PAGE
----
Points to remember when dealing with Upper GI Endoscopy.

By  ,  National Institute of Health
Jul 07, 2011
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  • Upper gastrointestinal (GI) endoscopy is a procedure that uses a lighted, flexible endoscope to see inside the upper GI tract.
  • To prepare for upper GI endoscopy, no eating or drinking is allowed for 4 to 8 hours before the procedure. Smoking and chewing gum are also prohibited.
  • Patients should tell their doctor about all health conditions they have and all medications they are taking.
  • Driving is not permitted for 12 to 24 hours after upper GI endoscopy to allow the sedative time to wear off. Before the appointment, patients should make plans for a ride home.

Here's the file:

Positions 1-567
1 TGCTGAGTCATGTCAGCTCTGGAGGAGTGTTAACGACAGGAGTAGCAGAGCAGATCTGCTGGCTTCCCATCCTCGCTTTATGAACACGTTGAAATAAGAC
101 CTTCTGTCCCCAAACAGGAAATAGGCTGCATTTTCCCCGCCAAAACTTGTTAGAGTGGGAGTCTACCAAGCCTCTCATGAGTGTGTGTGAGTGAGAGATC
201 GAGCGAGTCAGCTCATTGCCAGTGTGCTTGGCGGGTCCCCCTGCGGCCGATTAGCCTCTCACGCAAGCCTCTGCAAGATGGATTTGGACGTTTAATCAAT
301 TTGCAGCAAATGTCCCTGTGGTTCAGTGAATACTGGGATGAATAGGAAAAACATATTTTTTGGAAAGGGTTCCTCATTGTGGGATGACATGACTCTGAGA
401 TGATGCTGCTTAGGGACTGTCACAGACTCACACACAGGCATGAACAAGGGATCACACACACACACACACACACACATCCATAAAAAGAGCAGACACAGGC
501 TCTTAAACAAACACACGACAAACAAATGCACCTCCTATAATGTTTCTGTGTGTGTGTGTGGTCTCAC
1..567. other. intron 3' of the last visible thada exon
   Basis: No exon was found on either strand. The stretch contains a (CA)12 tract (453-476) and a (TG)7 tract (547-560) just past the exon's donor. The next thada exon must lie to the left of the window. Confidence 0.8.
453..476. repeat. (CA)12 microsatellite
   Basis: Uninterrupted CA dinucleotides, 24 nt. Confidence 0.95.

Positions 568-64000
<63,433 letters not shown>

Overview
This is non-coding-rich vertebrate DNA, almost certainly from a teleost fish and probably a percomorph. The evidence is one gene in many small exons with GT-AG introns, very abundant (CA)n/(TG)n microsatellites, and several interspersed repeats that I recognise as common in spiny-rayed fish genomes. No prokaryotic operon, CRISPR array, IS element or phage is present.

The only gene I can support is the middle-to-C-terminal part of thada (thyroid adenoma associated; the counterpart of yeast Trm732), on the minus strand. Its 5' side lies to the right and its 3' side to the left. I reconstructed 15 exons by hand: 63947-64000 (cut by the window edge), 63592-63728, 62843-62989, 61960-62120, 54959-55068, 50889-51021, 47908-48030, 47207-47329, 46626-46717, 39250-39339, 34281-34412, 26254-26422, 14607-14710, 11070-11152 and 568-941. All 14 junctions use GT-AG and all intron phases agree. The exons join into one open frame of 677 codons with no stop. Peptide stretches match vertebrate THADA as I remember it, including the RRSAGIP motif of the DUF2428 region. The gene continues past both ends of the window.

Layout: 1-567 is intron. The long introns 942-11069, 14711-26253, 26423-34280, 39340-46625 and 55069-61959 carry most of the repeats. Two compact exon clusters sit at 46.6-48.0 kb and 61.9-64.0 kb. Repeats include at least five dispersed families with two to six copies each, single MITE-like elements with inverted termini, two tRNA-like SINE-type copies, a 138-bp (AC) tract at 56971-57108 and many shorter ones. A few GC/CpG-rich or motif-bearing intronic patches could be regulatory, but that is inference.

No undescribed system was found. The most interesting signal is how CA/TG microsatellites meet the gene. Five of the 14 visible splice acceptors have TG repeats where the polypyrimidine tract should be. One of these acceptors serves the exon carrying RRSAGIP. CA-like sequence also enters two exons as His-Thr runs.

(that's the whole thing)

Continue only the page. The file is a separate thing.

• Before upper GI endoscopy, the patient will receive a local anesthetic to numb the throat.
  • An intravenous (IV) needle is placed in a vein in the arm if a sedative will be given.
  • During upper GI endoscopy, an endoscope is carefully fed into the upper GI tract and images are transmitted to a video monitor.
  • Special tools that slide through the endoscope allow the doctor to perform biopsies, stop bleeding, and remove abnormal growths.
  • After upper GI endoscopy, patients may feel bloated or nauseated and may also have a sore throat.
  • Unless otherwise directed, patients may immediately resume their normal diet and medications.
  • Possible risks of an upper GI endoscopy include abnormal reaction to sedatives, bleeding from biopsy, and accidental puncture of the upper GI tract.

 

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